The Mythical Man-Month

The Mythical Man-Month is a collection of essays on Software Engineering. The original edition was written by Frederick Brooks in 1975. Twenty years later, in 1995, he released an anniversary edition with four new essays. The title of the book comes from the second essay of the same name. It makes the case that people and months are not interchangeable.

A project that requires five team members, five months to complete (25 man-months) will not be able to be completed by a twenty-five person team in one month (also 25 man-months). In general, adding more people to a team will lower its efficiency. This falls under the well know Law of Diminishing Returns. Unfortunately, due to the nature of software, the efficiency drops very quick.

To solve the problems of building large software projects in reasonable amounts of time, Brooks makes several suggestions. The first is to organize the developers into small groups that are each organized like a surgical team. Each team should have one person that’s actually responsible for coding, the other members of the team are there to help that person do their job. This reduces the complexity of the problem by reducing the number of communications channels required between the developers.

Other suggestions for improving the development process include things such as: estimation and scheduling, documentation, tools sharing, modularization and abstraction of units of the systems, and the early release of alpha and beta versions for testing. These may have been new ideas at the time, but are now standard practices.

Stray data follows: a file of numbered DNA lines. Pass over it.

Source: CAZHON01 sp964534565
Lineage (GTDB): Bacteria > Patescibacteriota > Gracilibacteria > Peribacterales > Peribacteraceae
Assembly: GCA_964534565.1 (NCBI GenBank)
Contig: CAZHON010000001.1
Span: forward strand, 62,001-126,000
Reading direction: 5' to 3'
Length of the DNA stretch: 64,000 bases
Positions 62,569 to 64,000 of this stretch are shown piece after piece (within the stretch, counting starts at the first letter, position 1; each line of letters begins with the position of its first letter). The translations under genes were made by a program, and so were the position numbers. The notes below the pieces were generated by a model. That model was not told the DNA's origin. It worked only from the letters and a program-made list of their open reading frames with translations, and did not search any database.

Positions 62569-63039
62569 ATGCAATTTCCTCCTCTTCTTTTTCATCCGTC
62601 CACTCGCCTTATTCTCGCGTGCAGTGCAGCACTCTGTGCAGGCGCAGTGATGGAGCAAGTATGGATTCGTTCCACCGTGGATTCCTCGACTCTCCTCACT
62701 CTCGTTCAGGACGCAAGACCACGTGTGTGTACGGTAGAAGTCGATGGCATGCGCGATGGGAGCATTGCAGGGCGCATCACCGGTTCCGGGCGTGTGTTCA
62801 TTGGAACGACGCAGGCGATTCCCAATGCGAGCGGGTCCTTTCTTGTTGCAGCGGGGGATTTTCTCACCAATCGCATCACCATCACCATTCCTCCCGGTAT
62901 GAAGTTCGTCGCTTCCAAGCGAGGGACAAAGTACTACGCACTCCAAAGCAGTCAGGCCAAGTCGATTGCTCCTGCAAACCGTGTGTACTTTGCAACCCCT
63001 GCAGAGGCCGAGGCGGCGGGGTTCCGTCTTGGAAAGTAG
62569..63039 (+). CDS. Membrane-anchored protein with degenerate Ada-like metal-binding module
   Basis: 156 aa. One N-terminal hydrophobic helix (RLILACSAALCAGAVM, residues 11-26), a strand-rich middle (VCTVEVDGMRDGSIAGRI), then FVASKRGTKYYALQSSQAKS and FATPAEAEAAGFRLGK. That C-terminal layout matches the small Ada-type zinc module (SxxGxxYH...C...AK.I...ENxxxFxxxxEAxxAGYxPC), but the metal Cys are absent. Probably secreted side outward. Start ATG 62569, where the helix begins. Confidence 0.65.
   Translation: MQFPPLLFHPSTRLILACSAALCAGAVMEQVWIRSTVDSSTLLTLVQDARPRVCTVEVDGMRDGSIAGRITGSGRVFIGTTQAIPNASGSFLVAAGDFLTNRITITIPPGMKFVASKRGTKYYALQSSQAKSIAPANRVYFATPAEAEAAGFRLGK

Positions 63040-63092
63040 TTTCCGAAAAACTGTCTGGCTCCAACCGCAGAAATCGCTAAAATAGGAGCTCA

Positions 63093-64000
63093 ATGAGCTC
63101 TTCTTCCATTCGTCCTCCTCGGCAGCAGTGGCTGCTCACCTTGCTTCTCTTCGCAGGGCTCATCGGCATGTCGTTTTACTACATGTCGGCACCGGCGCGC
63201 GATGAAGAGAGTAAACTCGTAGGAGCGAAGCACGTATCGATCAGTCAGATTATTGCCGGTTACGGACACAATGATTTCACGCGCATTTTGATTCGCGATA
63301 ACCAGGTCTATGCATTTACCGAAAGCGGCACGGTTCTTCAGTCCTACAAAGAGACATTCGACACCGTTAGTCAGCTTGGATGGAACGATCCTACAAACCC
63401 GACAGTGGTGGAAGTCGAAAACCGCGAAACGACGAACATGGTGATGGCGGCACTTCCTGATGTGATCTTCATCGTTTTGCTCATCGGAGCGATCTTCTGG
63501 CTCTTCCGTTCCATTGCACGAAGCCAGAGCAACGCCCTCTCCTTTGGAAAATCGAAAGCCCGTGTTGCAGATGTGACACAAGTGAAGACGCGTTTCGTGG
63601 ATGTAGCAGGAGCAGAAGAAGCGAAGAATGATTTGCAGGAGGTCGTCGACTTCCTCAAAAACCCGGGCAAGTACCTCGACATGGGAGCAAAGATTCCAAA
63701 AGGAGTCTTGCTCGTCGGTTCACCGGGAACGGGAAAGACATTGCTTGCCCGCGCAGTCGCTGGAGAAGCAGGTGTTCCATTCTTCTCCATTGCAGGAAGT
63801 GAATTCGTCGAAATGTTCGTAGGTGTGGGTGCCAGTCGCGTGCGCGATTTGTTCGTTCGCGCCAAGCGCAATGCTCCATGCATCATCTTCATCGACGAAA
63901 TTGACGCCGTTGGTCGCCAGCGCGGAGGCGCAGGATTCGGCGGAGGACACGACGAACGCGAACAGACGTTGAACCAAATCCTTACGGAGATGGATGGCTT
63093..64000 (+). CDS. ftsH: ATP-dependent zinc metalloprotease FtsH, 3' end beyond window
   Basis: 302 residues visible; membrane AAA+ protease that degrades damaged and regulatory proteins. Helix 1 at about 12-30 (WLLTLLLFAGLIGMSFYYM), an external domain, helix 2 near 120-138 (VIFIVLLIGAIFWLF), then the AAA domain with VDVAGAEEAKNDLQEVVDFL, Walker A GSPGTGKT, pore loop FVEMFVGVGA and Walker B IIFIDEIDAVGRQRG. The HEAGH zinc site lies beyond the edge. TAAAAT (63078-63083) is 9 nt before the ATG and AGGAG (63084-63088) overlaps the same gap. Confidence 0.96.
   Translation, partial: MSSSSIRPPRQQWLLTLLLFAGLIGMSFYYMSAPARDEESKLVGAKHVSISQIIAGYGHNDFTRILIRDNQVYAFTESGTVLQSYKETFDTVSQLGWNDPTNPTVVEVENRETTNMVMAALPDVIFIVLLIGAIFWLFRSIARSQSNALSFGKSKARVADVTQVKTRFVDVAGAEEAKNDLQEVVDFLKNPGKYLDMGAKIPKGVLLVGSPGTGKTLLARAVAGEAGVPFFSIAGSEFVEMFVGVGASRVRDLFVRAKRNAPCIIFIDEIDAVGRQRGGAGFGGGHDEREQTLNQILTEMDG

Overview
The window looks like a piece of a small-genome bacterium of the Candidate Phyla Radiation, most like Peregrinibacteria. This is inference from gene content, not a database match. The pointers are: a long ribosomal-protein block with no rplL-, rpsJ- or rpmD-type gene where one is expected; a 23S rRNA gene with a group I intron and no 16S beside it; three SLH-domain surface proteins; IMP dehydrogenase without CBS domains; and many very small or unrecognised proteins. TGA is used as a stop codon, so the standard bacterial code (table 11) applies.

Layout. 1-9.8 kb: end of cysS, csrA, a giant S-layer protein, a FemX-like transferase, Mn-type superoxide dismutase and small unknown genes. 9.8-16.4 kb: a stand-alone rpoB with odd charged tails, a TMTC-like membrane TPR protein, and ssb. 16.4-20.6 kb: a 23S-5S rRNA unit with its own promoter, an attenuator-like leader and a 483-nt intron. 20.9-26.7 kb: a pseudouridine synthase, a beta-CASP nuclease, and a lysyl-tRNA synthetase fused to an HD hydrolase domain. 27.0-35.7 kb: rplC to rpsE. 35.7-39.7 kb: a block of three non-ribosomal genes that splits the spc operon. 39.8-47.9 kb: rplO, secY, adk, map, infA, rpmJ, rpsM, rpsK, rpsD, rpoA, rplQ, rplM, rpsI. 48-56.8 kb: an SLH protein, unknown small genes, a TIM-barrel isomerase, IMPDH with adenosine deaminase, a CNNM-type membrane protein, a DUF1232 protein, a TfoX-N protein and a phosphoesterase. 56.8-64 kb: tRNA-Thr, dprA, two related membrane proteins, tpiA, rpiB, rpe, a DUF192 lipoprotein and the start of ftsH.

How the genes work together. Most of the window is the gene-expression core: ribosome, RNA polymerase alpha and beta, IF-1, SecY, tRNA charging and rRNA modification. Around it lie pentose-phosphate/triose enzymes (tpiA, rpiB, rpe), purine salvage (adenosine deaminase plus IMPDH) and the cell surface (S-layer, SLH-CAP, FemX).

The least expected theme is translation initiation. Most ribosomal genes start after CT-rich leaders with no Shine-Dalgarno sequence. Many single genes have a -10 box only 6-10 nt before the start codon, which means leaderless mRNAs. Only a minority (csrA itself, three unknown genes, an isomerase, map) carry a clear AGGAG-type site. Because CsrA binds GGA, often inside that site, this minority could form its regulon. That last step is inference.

Overall, Brooks gets it right. The Mythical Man-Month does a good job of summarizing the major issues of Software Engineering. My only complaint is how dated the book has become. Some of the examples (i.e. dealing with kilobytes of memory) are laughable, but worse than that, many of the techniques for solving the problem have become obsolete. From email, to modern programming languages, to wikis, to Extreme Programming, to source control, etc… we have better ways of developing software than what is suggested.

This is not a criticism of Brooks, or even the original edition of the book. For its time, and for many years after, The Mythical Man-Month served as an excellent guide. I would have preferred that the 1995 edition had been a complete rewrite instead of just a re-release with a few added chapters. Even if a completely new version had been written in ’95, I’m sure it would be obsolete by now.  The field is still young and growing rapidly.

With that in mind, I can still recommend this book, especially to anyone without formal training in Software Engineering.  For those with a Software Engineering background, I recommend reading the book, both as a good look at our history, and as a common ground from which to build.